Edwin tells us to stop. This man is both useful and necessary. He’s a community leader and – we are told – a member of the BaTwa tribe. But he denies it.

Hmmm. We explain what we’re here for. He shakes his head.

All in all, it’s not looking good.

But he promises to tell the community, to seek volunteers, to meet us with them next day – if the Chief approves.

Things start looking up after that. We find Marjorie, visit Chief Chiundaponde and his wife and hand over the gifts. The Chief offers us his retainer’s help – he’ll come back with us, stay the night in the settlement and help recruit support.

We stop by the retainer’s village so he can pick up his things. My need to pee becomes too strong to ignore (that tea). I have no choice but to brave the village latrine, up a slope beyond the huts. My clumsy boots sink into the mud either side of the hole. I try and scuff it up to repair the damage and make it worse.

I leave feeling guilty – and clumsy. But at least I won’t be back – and it’s another milestone. Me, the sensitive girl from the suburbs. Using a communal long-drop loo. In a traditional African village. In the swamps of northern Zambia.  In the rain.

It feels like someone else’s life.

But it’s not.


 

There was an old woman who swallowed a fly (well, not that old, actually)

BaTwa fisherman, maybe

It’s not the best way to start a day. I really don’t recommend it. In fact I’m trying to avoid writing about it. But I can’t.

We’re driving round a bend between two huts. I open the window and say something – I’ve no idea what, the fly puts everything out of my mind.

It tastes vile. Imagine concentrated greenness with added bitterness. Lots of bitterness. So bitter it feels like your mouth has dried up and your throat has shut. I try to spit it out but it’s too late. I drink water but it makes no difference to the hideousness of the taste. Eeeurgh.

We’re slithering and sliding, on and off the track. For twenty three hours it’s been raining non-stop. Crossing the floodplain was scary, even Edwin seemed anxious.

We reach a little group of huts that the village built for eco-tourists. I don’t know how many pass this way but it doesn’t look like it’s changed their fortunes. Who suggested it? They must be disappointed. Angry, even. I put it out of my mind.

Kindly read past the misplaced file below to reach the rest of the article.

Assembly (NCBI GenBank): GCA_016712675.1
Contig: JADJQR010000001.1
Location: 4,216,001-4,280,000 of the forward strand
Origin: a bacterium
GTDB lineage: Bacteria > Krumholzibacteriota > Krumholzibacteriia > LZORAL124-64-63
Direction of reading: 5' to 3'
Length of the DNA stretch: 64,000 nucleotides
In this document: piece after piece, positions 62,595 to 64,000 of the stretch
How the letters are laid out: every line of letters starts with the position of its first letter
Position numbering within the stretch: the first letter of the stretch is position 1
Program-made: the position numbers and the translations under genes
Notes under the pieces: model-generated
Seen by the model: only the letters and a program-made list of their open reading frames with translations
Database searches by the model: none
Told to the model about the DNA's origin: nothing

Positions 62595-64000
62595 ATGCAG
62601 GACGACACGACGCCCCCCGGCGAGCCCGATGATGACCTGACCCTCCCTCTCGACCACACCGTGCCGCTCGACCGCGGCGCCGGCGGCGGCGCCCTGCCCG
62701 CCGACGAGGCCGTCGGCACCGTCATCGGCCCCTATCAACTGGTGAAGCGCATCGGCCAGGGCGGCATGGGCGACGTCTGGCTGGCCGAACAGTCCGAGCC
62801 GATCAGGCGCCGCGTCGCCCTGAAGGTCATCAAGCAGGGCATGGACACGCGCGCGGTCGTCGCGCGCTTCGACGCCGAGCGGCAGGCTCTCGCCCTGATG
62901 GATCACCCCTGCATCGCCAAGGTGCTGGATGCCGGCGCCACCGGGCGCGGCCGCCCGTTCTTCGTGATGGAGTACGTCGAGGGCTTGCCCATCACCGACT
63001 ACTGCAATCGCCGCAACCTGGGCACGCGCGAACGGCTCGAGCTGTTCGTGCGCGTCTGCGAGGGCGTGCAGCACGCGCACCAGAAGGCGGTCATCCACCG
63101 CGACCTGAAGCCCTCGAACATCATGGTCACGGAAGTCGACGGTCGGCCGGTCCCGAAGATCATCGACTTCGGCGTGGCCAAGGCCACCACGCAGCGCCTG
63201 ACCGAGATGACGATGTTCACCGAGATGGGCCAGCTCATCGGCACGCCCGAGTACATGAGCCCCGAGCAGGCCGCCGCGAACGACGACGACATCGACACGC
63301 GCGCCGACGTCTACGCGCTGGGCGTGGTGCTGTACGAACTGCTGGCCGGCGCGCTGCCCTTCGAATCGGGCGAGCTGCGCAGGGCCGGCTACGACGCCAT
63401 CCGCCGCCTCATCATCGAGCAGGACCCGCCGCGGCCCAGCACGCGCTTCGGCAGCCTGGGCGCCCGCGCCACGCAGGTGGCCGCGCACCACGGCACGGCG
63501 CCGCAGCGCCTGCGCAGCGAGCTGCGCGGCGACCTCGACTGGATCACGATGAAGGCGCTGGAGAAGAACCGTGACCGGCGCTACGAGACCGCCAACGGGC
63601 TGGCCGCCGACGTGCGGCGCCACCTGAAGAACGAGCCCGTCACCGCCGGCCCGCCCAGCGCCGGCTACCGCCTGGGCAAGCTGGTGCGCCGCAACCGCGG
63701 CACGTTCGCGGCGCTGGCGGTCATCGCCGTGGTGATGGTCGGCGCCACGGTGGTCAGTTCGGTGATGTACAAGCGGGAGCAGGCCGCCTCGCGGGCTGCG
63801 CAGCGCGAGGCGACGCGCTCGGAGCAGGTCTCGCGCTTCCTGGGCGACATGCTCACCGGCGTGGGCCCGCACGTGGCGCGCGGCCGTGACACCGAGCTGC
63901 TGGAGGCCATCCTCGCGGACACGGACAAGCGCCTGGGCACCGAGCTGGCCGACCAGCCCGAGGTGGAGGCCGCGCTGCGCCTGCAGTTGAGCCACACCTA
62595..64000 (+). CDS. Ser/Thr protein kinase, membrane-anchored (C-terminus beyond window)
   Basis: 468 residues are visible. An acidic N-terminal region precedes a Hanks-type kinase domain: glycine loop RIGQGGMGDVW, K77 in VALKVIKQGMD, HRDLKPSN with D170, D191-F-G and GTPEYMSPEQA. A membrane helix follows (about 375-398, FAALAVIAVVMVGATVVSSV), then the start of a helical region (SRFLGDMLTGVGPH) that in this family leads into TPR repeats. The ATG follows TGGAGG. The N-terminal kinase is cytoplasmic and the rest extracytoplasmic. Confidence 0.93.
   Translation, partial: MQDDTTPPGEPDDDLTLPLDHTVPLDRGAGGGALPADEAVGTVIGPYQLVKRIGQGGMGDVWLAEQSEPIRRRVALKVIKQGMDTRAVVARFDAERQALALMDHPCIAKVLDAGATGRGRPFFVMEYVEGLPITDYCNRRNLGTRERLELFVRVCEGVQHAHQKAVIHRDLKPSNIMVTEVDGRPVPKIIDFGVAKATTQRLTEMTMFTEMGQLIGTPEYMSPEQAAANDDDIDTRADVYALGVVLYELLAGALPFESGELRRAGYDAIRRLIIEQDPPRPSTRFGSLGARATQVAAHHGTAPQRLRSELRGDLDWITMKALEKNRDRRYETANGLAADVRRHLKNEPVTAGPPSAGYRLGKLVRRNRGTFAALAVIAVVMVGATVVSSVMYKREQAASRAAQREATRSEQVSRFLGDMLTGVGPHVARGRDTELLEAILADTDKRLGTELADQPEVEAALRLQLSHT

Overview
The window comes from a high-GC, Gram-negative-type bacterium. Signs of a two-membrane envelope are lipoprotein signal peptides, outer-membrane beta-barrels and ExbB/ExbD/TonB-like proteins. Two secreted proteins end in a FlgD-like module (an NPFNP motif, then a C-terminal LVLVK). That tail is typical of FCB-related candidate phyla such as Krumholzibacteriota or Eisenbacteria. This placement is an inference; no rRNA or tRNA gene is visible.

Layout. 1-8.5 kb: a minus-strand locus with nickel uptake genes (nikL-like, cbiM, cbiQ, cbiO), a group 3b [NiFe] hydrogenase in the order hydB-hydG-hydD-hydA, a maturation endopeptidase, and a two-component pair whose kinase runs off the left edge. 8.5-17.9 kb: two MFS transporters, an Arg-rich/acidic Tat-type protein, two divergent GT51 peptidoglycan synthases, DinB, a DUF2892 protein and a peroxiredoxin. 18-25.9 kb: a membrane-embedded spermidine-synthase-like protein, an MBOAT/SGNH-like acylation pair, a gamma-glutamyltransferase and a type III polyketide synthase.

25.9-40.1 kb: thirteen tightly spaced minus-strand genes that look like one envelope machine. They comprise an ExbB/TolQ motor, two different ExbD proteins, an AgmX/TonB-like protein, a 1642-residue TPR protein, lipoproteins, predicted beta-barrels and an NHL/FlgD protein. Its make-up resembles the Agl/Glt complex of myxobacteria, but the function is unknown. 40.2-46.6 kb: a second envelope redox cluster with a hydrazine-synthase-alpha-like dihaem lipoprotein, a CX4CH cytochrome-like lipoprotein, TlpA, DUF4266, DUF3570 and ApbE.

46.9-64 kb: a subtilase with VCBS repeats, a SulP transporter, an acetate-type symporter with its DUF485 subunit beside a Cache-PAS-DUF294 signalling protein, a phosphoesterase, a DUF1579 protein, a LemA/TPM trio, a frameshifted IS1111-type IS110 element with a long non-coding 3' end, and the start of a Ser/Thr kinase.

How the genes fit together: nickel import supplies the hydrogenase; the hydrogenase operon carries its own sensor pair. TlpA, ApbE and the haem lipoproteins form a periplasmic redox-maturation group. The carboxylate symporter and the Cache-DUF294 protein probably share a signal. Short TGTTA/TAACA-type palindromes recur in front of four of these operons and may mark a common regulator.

Contrary to custom, I’m offered a chair at the table with the men. Through the ‘window’ – a hole in the side of the hut – I watch a woman drag a tree trunk across the space in front of us to make a fire.

I have a feeling the sampling’s not going to take us long. Despite the best endeavours of the Chief’s retainer there’s no queue of volunteers.

There are ethical guidelines for taking DNA samples. We follow them. I ask the first man’s tribe but not his name. ‘Bemba,’ he says. Or maybe, ‘Tonga.’

It doesn’t matter. It’s not BaTwa.

Four samples later and only one admits to BaTwa.

Now, please don’t be annoyed at what I’m about to write – I’m just reporting what I hear.

Ask Zambians about the BaTwa and they usually laugh. Often they hide their faces with their hands. So then you ask, why?

‘Ah! They are dirty.’ ‘Thieving.’ ‘They sleep with their sisters.’

It’s no surprise, then, that even among their friends and neighbours these people won’t admit what’s plainly true – they’re from the most despised tribe in the country.

Despondency sets in. Four samples and we need thirty.

Community leader takes anthro-man outside. They come back looking serious. Anthro-man passes me a note.

‘Don’t use the term BaTwa.’

I can see he’s reaching the end of his tether.

Outside the woman’s been scrubbing dishes in a bucket of water.  Now she’s cooking something on the fire. I have a feeling it’s for us. I hope it’s not mice, or chicken gizzards – Zambian delicacies I haven’t yet tried.

With relief I see it’s just rice. We each receive a tin plate and a bowl of sugar’s passed around to sprinkle on it. There’s weak tea with strong water – not whisky, just the strong-tasting water from the well (that we shouldn’t really drink).

I eat. I drink. I worry. One of the tubes of spit looks really bad, sort of grey.

We make our farewells and Edwin leads us back across the lake that’s growing on the floodplain. He wants us to visit his wife and baby.

Edwin, his wife, baby, daughter (and her friend) outside their one room home

Edwin, his wife, baby, daughter (and her friend) outside their one room home

I step into the tiny hut and my worries evaporate. This woman gave birth a few days ago. Their only furniture is a rudimentary bed and plain wooden bench. A knotted mosquito net hangs from the thatch. Mrs Edwin’s smile is radiant, she’s proud of her new infant – and her daughter.

As we make to leave I remember we have a packet of biscuits. I hand the lemon creams to Edwin’s daughter. She screams with delight.

I’m ashamed of myself. To have so much – and fear so much.

That night we agree it can’t go on. We’re not going to succeed in two – or three – or four more days.

And still the rain falls.


 

A necklace, a paperclip, some rather unwelcome fireworks

Breakfast. Our last cup of tea made with well water. It tastes as if chrysanthemums have died in it. But it’s not as bad as that fly.

The men looked after us well and seem sad we’re leaving early. But if it keeps on raining we’ll be stranded.

I’ve become kind of used to the waterlogged expanse of green, the lone fisherman, the bundles of shiny fish. But I won’t miss the wet tent, smelly blanket – or the flies.

Anthro-man’s ill, but has to drive. I’m not used to handling these conditions – and it’s no time to learn.